Former NHL Player Suspended for Kicking, Just Months After a Player Died From Skate Cut

( – A man who used to play for the Detroit Red Wings has been suspended from five hockey games by Swiss officials after he kicked an opposing player in the neck with his skate.

Martin Frk’s playing has been called “reckless” after he kicked opposing player Lawerence Pilut in the “neck area” during a match in Switzerland. Frk, originally from the Czech Republic, was drafted to play with the U.S. Detroit Red Wings in 2012. The match in Switzerland was held between the Rapperswil-Jona Lakers and Lausanne, and the incident took place on December 8th.

Frk and Pilut tussled over the puck, and Swiss officials say Frk deliberately kicked Pilut, although the player was not seriously injured. The Swiss National League initially suspended Frk for one game, then added a total of five games to the ban after determining Frk’s kick was intentional and in clear violation of the league’s rules.

The league also fined Frk the equivalent of almost $9,000.

Hockey fans were considerably less sympathetic, with many taking to social media to call for a permanent ban on Frk. On X (formerly Twitter), many wanted the player ousted from the game for all time. One fan wrote “suspend him forever,” and another said Frk’s actions were “reckless beyond belief,” noting that it was fortunate the incident didn’t kill Pilut.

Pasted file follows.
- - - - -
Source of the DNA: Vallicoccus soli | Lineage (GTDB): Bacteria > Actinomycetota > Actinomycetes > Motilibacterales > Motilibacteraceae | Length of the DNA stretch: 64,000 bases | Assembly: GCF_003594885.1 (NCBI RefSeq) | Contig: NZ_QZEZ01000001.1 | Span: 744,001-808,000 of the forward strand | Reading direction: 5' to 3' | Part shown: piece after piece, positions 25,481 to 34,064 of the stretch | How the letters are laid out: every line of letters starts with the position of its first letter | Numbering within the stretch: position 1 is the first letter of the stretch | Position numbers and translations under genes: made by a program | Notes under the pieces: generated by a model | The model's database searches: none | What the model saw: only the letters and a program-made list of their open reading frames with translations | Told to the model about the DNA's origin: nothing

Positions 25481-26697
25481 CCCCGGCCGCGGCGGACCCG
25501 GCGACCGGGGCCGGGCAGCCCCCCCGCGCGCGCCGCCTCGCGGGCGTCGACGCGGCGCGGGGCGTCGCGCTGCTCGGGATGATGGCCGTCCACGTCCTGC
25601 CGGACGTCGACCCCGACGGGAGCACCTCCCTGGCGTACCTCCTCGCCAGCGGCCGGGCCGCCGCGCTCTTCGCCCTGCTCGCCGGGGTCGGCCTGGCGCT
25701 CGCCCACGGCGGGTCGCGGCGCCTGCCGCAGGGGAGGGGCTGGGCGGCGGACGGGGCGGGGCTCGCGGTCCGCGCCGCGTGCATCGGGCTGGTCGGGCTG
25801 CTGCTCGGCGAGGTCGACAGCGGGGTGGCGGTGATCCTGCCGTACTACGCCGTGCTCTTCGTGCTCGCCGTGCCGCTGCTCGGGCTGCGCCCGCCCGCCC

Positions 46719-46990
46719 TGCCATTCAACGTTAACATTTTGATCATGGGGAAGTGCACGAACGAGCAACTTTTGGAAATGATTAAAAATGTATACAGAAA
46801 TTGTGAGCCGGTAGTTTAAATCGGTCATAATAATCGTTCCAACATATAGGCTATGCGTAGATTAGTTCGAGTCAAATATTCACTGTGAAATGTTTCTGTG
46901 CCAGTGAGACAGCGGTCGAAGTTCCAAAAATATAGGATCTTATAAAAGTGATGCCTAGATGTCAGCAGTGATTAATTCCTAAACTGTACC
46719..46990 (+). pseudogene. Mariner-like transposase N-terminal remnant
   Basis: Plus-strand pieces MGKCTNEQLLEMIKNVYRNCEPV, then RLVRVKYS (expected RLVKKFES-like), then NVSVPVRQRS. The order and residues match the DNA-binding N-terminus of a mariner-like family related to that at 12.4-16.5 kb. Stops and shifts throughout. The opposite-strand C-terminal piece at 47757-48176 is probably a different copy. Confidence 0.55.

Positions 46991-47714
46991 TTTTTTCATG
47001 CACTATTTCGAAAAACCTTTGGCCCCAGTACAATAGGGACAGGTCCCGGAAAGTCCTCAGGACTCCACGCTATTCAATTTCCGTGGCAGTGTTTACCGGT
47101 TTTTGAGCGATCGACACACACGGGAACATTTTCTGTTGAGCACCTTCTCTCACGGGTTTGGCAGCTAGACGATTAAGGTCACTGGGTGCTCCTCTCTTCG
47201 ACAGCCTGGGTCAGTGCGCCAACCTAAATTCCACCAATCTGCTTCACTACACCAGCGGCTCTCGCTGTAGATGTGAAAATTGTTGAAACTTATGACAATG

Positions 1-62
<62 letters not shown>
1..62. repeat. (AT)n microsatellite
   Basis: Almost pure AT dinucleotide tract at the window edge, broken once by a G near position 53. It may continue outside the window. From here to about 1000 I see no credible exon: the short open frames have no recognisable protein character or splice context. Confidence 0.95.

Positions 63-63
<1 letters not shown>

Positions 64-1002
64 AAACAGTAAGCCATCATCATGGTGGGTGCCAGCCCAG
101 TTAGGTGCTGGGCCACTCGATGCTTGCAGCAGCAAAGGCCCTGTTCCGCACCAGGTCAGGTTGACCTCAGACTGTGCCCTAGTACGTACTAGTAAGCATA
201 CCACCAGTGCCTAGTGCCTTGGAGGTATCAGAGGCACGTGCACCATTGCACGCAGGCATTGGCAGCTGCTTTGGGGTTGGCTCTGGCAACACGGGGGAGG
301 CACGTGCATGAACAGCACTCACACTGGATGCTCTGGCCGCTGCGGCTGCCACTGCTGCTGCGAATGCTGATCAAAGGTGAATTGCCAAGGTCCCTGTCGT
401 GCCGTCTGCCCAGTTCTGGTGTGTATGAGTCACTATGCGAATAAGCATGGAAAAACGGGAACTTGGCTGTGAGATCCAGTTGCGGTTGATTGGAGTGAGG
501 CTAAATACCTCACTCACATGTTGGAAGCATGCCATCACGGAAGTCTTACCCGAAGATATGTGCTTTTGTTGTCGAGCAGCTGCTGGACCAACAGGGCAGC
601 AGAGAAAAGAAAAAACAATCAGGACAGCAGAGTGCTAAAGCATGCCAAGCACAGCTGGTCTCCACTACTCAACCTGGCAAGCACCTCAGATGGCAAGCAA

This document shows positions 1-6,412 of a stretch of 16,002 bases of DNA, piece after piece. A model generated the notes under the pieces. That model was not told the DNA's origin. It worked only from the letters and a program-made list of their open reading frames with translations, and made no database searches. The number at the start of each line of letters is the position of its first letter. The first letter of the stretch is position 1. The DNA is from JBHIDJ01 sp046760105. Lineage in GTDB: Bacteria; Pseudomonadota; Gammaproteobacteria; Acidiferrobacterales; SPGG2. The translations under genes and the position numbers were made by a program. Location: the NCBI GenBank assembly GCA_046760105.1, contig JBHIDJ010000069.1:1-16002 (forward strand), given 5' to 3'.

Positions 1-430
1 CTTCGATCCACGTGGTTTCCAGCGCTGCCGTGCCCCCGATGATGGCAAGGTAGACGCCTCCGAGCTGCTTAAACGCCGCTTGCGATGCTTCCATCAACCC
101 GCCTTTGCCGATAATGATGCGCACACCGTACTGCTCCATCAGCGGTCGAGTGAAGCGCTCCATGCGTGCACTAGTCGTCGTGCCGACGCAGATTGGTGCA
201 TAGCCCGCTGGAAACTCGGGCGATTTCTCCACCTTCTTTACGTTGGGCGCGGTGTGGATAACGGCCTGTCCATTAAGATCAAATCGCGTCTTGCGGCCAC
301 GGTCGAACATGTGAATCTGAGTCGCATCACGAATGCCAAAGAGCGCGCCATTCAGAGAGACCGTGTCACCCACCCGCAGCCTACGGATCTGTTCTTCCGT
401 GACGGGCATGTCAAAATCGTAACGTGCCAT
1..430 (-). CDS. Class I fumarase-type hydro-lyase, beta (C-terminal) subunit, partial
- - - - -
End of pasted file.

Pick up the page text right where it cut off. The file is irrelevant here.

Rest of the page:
Fans were likely already sensitized to violence-on-ice after the freak death of player Adam Johnson. Johnson, from Minnesota, was in England playing for the Nottingham Panthers on October 28th against the Sheffield Steelers. An opposing player’s skate sliced open Johnson’s neck, which caused his death.

South Yorkshire police arrested a man on suspicion of manslaughter, though, strangely, they declined to identify him. His identity is 31-year-old Matt Petgrave, who was the player whose skate cut Johnson’s neck. Petgrave was released on bail while the investigation continues.

After Johnson’s death, parents of minors who play hockey rushed to equip their kids with neck guards to protect them, and talk has swirled about whether hockey teams will require this kind of protection in the future.

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